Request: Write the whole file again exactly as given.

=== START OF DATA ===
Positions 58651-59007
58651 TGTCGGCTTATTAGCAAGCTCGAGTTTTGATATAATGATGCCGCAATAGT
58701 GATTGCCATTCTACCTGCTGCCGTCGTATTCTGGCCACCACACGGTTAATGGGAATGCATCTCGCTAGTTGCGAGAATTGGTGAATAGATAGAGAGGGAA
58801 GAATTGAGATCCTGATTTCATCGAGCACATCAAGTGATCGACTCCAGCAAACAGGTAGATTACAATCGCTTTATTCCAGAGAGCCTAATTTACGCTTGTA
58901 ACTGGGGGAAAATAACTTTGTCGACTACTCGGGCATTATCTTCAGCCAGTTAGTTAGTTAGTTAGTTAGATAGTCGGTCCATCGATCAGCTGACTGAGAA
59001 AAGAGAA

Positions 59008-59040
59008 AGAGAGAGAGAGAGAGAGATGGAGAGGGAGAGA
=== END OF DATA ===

Positions 58651-59007
58651 TGTCGGCTTATTAGCAAGCTCGAGTTTTGATATAATGATGCCGCAATAGT
58701 GATTGCCATTCTACCTGCTGCCGTCGTATTCTGGCCACCACACGGTTAATGGGAATGCATCTCGCTAGTTGCGAGAATTGGTGAATAGATAGAGAGGGAA
58801 GAATTGAGATCCTGATTTCATCGAGCACATCAAGTGATCGACTCCAGCAAACAGGTAGATTACAATCGCTTTATTCCAGAGAGCCTAATTTACGCTTGTA
58901 ACTGGGGGAAAATAACTTTGTCGACTACTCGGGCATTATCTTCAGCCAGTTAGTTAGTTAGTTAGTTAGATAGTCGGTCCATCGATCAGCTGACTGAGAA
59001 AAGAGAA

Positions 59008-59040
59008 AGAGAGAGAGAGAGAGAGATGGAGAGGGAGAGA